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Can you control a non corsair aio with icue?


djxput
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First off Im not totally familiar with using aio's, Im doing a new build and looking at which aio to get.

 

What I want to do is to get a corsair 500d se case and an aio most likely non corsair (dont like the looks of the pump head with the corsairs).

 

How is an aio usually controlled via the bios? or the specific program ie dragon control center? - I also bought some ll120 fans so I was thinking about if I got an aio I could hook up the ll120 fans instead of the included and hook them up to the commander pro? and control the fans with that?

 

any help of suggestions would be appreciated.

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Most AIOs these days are software controlled (and may require it). Some at the bottom of the price list will still be MB powered. Regardless, since the LL fans have separate PWM and RGB wires, their fates are not tied together. The purpose of the separate RGB system is to offload the substantially larger current draw, hence all the RGB hubs and controllers. You can run the PWM speed control wire to any PWM controller (that is 99% of all AIOs). Meanwhile the RGB wires goes to the Commander Pro and RGB hub that came with the case. Lighting through CUE. Fan control through the other's program.

 

You can use the Commander to control the radiator fan speed, but it becomes a question of getting an appropriate control variable. CUE will not be able to read the coolant temp on the other system. You would need to use a temp probe from the Commander and run it to the exhaust side of the AIO radiator. There is a direct relationship between coolant temp and exhaust air temp and they will move in sync. This makes is a very good alternative control source and one that will work all the time, with or without software. One weakness is that is will not detect a blocked or stopped flow. All the heat would be sitting around the block (and coolant temp sensor) but none of it would be getting to the radiator. The give away is permanent high CPU temp with low exhaust air temp. An unlikely situation, but more notable if the system is meant to run loads unattended for long periods of time.

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First off Im not totally familiar with using aio's, Im doing a new build and looking at which aio to get.

 

What I want to do is to get a corsair 500d se case and an aio most likely non corsair (dont like the looks of the pump head with the corsairs).

 

How is an aio usually controlled via the bios? or the specific program ie dragon control center? - I also bought some ll120 fans so I was thinking about if I got an aio I could hook up the ll120 fans instead of the included and hook them up to the commander pro? and control the fans with that?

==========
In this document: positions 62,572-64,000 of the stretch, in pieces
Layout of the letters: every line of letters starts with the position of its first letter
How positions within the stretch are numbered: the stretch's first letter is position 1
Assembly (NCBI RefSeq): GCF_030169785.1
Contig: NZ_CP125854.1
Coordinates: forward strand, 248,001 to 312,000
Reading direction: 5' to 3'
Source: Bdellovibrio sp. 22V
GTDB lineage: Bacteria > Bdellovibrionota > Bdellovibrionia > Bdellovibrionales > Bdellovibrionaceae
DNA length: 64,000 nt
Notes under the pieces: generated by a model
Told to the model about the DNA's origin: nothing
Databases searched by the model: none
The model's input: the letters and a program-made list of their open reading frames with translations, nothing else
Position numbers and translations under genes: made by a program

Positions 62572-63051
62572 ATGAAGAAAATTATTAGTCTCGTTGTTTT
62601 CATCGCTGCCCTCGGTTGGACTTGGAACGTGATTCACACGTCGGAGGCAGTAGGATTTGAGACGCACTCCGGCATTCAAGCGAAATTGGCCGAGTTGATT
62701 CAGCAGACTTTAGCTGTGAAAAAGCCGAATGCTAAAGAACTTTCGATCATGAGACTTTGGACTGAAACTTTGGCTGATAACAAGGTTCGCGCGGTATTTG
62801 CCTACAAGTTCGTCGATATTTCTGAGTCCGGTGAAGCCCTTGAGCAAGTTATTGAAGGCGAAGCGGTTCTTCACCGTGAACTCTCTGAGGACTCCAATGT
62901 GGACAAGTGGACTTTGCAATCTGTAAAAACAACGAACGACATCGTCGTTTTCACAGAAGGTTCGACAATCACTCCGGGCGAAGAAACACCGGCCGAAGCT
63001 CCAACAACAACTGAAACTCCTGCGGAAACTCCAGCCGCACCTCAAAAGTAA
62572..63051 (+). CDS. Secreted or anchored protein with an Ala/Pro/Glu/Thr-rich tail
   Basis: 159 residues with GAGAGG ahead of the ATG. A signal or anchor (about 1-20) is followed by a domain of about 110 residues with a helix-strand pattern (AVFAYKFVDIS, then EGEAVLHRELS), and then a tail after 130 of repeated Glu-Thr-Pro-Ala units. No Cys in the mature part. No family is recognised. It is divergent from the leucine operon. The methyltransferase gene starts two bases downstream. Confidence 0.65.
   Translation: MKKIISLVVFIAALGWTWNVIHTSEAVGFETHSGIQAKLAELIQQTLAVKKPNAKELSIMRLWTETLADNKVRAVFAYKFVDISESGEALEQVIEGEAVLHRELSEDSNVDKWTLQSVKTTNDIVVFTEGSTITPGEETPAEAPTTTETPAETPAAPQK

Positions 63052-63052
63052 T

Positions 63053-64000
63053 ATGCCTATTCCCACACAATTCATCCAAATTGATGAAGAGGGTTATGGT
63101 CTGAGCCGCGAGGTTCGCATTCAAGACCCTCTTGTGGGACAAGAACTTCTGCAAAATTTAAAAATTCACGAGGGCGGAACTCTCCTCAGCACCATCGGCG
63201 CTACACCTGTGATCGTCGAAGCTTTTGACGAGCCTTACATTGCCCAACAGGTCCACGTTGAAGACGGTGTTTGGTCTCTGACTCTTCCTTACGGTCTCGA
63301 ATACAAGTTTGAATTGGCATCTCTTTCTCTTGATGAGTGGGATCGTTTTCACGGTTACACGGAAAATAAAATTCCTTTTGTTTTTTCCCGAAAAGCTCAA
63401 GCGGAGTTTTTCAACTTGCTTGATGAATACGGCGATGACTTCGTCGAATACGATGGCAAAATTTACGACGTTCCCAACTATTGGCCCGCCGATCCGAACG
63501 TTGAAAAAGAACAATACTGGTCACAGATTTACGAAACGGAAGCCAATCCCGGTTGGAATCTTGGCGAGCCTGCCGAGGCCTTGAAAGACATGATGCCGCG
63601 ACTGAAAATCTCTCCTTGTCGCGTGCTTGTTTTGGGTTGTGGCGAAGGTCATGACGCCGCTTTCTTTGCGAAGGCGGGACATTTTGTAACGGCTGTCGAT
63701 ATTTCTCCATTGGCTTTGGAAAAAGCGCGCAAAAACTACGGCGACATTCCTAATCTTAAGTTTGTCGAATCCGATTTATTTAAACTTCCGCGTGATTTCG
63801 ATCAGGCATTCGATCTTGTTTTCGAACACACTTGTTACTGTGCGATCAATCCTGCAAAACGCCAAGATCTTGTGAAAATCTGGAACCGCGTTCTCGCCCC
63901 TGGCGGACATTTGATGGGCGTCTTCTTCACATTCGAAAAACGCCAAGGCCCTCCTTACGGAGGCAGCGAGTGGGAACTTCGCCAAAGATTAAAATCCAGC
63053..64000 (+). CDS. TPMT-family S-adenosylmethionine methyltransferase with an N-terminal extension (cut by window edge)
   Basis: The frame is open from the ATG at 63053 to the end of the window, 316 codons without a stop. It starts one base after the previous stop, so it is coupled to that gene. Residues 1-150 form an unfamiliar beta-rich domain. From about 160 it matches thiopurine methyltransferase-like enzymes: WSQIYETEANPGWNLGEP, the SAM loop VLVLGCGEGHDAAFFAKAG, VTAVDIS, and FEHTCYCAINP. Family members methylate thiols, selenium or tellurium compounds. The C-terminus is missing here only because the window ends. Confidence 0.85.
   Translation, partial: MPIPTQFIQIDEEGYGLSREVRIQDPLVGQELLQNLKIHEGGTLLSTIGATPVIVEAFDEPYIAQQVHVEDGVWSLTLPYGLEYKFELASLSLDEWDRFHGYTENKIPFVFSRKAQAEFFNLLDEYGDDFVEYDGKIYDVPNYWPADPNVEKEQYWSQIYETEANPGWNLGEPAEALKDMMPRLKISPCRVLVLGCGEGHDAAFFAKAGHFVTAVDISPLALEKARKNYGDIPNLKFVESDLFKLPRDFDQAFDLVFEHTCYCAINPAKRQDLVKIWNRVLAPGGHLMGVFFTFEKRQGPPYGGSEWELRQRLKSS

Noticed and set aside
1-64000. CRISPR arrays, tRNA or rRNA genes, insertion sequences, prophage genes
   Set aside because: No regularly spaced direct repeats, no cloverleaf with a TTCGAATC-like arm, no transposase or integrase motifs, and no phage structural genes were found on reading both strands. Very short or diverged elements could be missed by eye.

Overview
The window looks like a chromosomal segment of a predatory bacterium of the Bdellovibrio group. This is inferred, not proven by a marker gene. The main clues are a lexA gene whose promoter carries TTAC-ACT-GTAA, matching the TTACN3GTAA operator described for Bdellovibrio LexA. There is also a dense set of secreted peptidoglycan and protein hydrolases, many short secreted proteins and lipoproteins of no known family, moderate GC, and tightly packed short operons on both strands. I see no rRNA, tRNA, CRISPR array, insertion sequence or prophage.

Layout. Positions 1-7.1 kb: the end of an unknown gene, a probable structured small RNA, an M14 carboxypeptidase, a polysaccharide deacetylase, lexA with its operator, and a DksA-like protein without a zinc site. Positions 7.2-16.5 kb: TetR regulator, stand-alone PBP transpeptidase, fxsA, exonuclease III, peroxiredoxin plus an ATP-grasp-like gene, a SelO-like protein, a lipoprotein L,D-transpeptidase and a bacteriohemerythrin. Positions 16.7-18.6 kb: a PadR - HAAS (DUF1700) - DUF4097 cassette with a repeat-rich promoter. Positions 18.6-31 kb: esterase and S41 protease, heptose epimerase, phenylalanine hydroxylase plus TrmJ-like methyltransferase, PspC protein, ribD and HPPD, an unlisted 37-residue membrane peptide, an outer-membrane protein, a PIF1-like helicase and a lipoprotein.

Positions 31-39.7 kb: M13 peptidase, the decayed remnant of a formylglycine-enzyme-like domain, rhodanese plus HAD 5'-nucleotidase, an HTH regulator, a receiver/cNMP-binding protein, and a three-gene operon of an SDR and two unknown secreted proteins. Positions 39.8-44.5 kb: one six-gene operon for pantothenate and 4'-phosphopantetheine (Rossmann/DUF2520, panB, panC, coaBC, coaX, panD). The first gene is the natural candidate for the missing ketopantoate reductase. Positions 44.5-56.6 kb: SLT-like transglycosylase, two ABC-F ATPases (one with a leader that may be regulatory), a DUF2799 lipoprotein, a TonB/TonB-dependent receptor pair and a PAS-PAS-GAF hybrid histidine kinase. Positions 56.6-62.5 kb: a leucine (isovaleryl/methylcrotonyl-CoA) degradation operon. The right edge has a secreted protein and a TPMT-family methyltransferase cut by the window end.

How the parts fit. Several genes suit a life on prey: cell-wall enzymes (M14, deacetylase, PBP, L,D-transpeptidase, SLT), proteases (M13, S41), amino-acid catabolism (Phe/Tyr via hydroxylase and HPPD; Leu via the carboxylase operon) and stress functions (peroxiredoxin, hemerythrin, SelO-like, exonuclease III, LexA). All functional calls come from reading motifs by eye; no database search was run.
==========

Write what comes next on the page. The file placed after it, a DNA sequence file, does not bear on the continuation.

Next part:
any help of suggestions would be appreciated.

 

To answer your question short and sweet like... No you will not be able to control another manufacturer's AIO through the iCUE software.

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To answer your question short and sweet like... No you will not be able to control another manufacturer's AIO through the iCUE software.

 

Great thanks for answering - but I may be able to control the fans thou and perhaps the mb may be able to control the aio? guess Ill need to check the particular aio to see.

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Most AIOs these days are software controlled (and may require it). Some at the bottom of the price list will still be MB powered. Regardless, since the LL fans have separate PWM and RGB wires, their fates are not tied together. The purpose of the separate RGB system is to offload the substantially larger current draw, hence all the RGB hubs and controllers. You can run the PWM speed control wire to any PWM controller (that is 99% of all AIOs). Meanwhile the RGB wires goes to the Commander Pro and RGB hub that came with the case. Lighting through CUE. Fan control through the other's program.

 

You can use the Commander to control the radiator fan speed, but it becomes a question of getting an appropriate control variable. CUE will not be able to read the coolant temp on the other system. You would need to use a temp probe from the Commander and run it to the exhaust side of the AIO radiator. There is a direct relationship between coolant temp and exhaust air temp and they will move in sync. This makes is a very good alternative control source and one that will work all the time, with or without software. One weakness is that is will not detect a blocked or stopped flow. All the heat would be sitting around the block (and coolant temp sensor) but none of it would be getting to the radiator. The give away is permanent high CPU temp with low exhaust air temp. An unlikely situation, but more notable if the system is meant to run loads unattended for long periods of time.

 

thanks - Im kind of new to rgb and fan hubs etc - trying to build a system that will work and look nice :)

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